Pint-sized Muller leads the way in Masters

2008-02-02 00:00

PORT EDWARD — “Oh my hat, wait till my sons hear this,” laughed pint-sized Grant Muller, who emerged as the surprise leader as the curtain dropped on the second day of the Nashua Masters on the KwaZulu-Natal south coast.

“Glenn and Matthew will be thrilled to bits; the first question they always ask me is ‘Where are you lying, Dad’,” said The Mighty, still shaking his head in disbelief at his name at the top of the halfway leaderboard.

Muller wielded his belly putter — or sternum putter, as he calls it, in reference to his height — to great effect, holing two crucial putts over his last three holes to take a one shot lead over the six-pack of players tied for second.

Adding a three-under-par 69 to his opening 65, Muller tops the midway leaderboard at eight-under-par 132.

Joint overnight leader Mark Murless got it to 10-under through 12 holes, but collapsed with back-to-back bogeys at the 14th and 15th and a double drop at the 16th, where his third found the drink. Murless birdied the 18th to finish with a 69 and leads the six-man bus tied seven-under 133.

Defending champion Jean Hugo dropped one shot on his way to a 65, while Englishman Justin Walters lost the lead at nine-under after hitting his drive on the last out of bounds. He had to play his provisional and signed for a disappointing 68.

It’s not that Muller isn’t used to being in contention, or winning for that matter.

He finished the 2007 season ranked 32nd on the Sunshine Tour’s money list and just last week, tied for 13th after shooting a score of one-under-par 287 around the tough Gary Player and Lost City layouts. But at just five-foot seven, it took a little convincing to persuade the pocket rocket from Glenvista that he truly held the lead.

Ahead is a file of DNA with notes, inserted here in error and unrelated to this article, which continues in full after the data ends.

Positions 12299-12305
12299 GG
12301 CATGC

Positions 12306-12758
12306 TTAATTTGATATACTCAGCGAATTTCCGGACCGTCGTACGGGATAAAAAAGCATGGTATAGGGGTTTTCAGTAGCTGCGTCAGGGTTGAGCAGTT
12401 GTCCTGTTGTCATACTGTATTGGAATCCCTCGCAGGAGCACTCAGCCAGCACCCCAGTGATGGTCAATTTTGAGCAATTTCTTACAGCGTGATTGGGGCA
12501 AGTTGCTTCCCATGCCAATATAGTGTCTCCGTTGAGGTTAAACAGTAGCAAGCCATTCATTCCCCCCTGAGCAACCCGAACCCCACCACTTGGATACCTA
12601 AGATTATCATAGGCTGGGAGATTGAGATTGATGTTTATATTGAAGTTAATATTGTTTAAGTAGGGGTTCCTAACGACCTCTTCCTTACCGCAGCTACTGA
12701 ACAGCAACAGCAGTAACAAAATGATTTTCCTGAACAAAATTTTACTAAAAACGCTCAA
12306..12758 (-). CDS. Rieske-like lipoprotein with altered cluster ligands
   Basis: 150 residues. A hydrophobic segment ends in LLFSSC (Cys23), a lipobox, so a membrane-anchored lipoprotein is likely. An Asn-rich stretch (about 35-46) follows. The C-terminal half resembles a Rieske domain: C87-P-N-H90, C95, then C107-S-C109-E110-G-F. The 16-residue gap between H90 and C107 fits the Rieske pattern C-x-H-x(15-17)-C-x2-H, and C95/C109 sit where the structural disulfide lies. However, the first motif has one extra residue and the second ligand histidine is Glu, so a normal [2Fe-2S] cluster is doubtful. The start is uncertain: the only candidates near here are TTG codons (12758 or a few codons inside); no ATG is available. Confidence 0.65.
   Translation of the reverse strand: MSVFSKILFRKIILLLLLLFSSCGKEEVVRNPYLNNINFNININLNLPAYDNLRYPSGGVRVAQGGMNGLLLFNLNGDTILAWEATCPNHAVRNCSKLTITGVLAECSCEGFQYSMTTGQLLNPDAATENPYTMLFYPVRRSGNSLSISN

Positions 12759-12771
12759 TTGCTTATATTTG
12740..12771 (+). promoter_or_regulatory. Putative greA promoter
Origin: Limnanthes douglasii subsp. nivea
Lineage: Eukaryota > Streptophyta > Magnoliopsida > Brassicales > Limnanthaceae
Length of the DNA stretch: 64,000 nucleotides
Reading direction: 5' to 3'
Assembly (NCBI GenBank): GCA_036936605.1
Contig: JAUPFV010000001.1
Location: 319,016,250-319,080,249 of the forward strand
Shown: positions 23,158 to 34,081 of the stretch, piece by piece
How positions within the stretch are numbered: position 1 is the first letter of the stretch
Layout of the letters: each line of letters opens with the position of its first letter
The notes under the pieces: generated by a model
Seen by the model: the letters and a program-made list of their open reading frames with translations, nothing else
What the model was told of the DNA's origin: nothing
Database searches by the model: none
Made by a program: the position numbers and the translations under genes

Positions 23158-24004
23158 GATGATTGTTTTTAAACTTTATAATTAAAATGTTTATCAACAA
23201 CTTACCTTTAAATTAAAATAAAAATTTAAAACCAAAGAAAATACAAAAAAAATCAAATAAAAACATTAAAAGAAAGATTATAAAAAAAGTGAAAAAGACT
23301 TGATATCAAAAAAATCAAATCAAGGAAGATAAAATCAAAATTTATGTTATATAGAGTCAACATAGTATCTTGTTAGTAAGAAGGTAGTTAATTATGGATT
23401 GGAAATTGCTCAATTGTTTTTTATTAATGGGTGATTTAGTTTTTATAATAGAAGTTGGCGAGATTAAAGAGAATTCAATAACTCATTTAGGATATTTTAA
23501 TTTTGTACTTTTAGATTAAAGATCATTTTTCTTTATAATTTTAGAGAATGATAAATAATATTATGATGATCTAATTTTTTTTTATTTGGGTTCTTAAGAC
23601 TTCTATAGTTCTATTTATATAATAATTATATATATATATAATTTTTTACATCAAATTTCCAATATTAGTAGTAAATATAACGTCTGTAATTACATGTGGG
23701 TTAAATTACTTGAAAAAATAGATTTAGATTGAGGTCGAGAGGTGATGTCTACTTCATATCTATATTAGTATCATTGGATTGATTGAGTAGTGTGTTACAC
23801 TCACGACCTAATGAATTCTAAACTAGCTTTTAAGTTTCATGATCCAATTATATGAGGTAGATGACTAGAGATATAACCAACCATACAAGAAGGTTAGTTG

“Every time I was on the fairway today, I knew I could put it close to the pins,” said Muller, who relishes the Wild Coast Sun layout and rates it among his two favourite courses in south Africa.

“I didn’t drive the ball all that well. I was a little off my rhythm and didn’t complete my turns, but I managed to send it where I was aiming. But I’m feeling confident over the putter,” he added.

In 1994, Muller came close to leaving the pro circuit after suffering full-blown Jips.

He worked through it, but although he consistently gets himself in a good position on the dance floor, the short stick continued to let him down.

“I started playing with the belly putter at the Joburg Open and suddenly, I lose a 14-year twitch. I feel incredibly confident with this putter. It’s not to say all the putts are dropping, especially not on grainy greens like these, but there is so much less to worry about.”

Englishman Walters, who over the last month has built a reputation as one of the best putters on Tour, was understandably upset about his late blip, saying it left a bitter taste in his mouth.

“I guess that’s my mulligan for the week. But tomorrow is another day,” said Walters, who tied for fourth last year.

Hugo, too, was happy to be back in contention, saying that he would use the mental edge of his victory last year to give him a push over the weekend.

The halfway cut was set at one-over-par 141,with rookie Dawie van der Walt holing a crucial putt at the last to squeeze in for the weekend.


SA otherwise stated

132 - Grant Muller 65 67

133 - Mark Murless 64 69, Jean Hugo 68 65, Justin Walters (ENG) 65 68, Marc Cayeux (ZIM) 66 67, Bradford Vaughan 67 66, Dandre Neumeyer 68 65

134 - Theunis Spangenberg 64 70, Wallie Coetsee 67 67

135 - Euan Little (SCO) 67 68, Martin Maritz 66 69, Nemanja Savic (SER) 71 64, Teboho Sefatsa 68 67, Steve Basson 68 67

136 - Chris Williams 69 67, Deane Pappas 70 66, Ryan Tipping 69 67, Shaun Norris 68 68, Werner Geyer 68 68

137 - Robert Wiederkehr (SUI) 69 68, Steve van Vuuren 71 66, Tyrone van Aswegen 69 68, Omar Sandys 67 70, Brett Liddle 66 71

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